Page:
“What lessons did we learn from Superstorm Sandy as an industry?”
Five CLM Fellows answer this month's question, including Scott Barabash, VP of Claims for Aspen Insurance.
“The magnitude underscored the importance of having heavily stress-tested catastrophe plans. It also demonstrated the value of approaching a catastrophe with strong, multifaceted experts. Carriers that executed a well-tested plan produced high levels of customer satisfaction and enhanced the value of their brands.”
1. Gary Stephen, SVP, PURE Insurance. CLM Fellow since 2011.
“What we’ve learned is that the insurance industry, first responders, and restoration contractors are not performing much better than when Andrew struck over 20 years ago. With governmental influence, carrier indecision, and overwhelming labor shortages, there are no easy answers.”
2. Tracy Bachtell, SVP Business Development, Paul Davis Restoration. CLM Fellow since 2012.
“We have learned that planning, preparedness, and coordination of efforts will reduce the losses. No area on the East Coast of the U.S. is immune from hurricane and storm disasters. You have to take all storm warnings seriously.”
3. Ray Wood, Sr. Director, Global Safety and Security, Marriott Vacations Worldwide. CLM Fellow since 2010.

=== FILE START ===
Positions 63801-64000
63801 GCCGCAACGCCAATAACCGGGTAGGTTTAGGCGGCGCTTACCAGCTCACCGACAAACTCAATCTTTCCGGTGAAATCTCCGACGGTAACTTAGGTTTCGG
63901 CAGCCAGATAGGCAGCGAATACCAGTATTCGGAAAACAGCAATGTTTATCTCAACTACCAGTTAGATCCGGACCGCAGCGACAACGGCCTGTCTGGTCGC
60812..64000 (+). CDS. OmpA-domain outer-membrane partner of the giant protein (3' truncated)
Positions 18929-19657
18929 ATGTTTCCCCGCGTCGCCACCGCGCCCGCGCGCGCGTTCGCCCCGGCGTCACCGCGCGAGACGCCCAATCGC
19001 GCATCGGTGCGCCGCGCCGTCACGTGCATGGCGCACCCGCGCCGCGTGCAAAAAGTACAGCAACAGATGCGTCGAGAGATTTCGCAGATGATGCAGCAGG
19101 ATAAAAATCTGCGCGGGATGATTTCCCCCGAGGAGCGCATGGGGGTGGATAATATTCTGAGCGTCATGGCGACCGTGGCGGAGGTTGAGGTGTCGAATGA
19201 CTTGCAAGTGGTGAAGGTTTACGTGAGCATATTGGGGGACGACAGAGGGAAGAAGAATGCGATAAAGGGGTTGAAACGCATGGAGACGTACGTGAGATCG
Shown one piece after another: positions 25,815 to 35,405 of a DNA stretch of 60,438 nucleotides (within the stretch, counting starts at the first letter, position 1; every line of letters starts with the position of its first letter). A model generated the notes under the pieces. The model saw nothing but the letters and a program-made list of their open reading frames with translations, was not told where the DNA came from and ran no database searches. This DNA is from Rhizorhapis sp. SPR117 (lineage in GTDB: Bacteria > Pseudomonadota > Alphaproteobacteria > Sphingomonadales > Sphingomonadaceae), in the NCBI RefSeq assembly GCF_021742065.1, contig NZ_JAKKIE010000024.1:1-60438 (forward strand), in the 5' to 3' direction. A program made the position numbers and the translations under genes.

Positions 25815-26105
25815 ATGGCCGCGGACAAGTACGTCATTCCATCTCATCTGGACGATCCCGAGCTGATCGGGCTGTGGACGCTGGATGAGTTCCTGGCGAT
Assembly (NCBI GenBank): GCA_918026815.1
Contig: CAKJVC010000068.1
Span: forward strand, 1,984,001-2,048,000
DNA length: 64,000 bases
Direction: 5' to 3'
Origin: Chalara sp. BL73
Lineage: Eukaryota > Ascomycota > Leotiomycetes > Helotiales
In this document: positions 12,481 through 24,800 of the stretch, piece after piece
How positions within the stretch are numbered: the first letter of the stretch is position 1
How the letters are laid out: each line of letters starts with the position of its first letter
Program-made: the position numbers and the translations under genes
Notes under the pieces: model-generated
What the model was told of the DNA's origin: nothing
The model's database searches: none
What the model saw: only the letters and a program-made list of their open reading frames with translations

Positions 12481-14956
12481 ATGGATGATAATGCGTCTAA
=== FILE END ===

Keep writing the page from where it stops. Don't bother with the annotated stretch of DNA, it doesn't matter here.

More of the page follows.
“Unprecedented and devastating weather events can cause damage that intersects multiple lines of coverage. The best outcomes will be achieved through early communication followed by swift and collaborative assessment and prompt, compassionate, equitable, and often creative solutions delivered to our clients.”
4. Claire Juliana, Director, Environmental Claims Advocacy, Aon. CLM Fellow since 2012.
“Significant events like Sandy demonstrate the importance of clarity in the policy terms so everyone is very clear about what is and isn’t covered. Any ambiguity can be exploited to establish coverage where none was intended or, alternatively, to question whether the right policy was purchased.”
5. Scott Barabash, VP of Claims, Aspen Insurance. CLM Fellow since 2010.
Number of vehicles damaged as a result of Sandy.
Borrowing authority added to the NFIP for Sandy response, bringing the total to $30 billion.
Source: Congressional Research Service
Number of assistance registrations received by FEMA.
Number of years since the NYSE was closed for two consecutive days due to weather; the last was during the Blizzard of 1888.
Number of days NYC had gas rationing in place—N.J. imposed a policy for 11 days and Long Island for nine.
The amount of insured property loss, excluding federally covered flood claims, caused by Sandy.
Source: Insurance Information Institute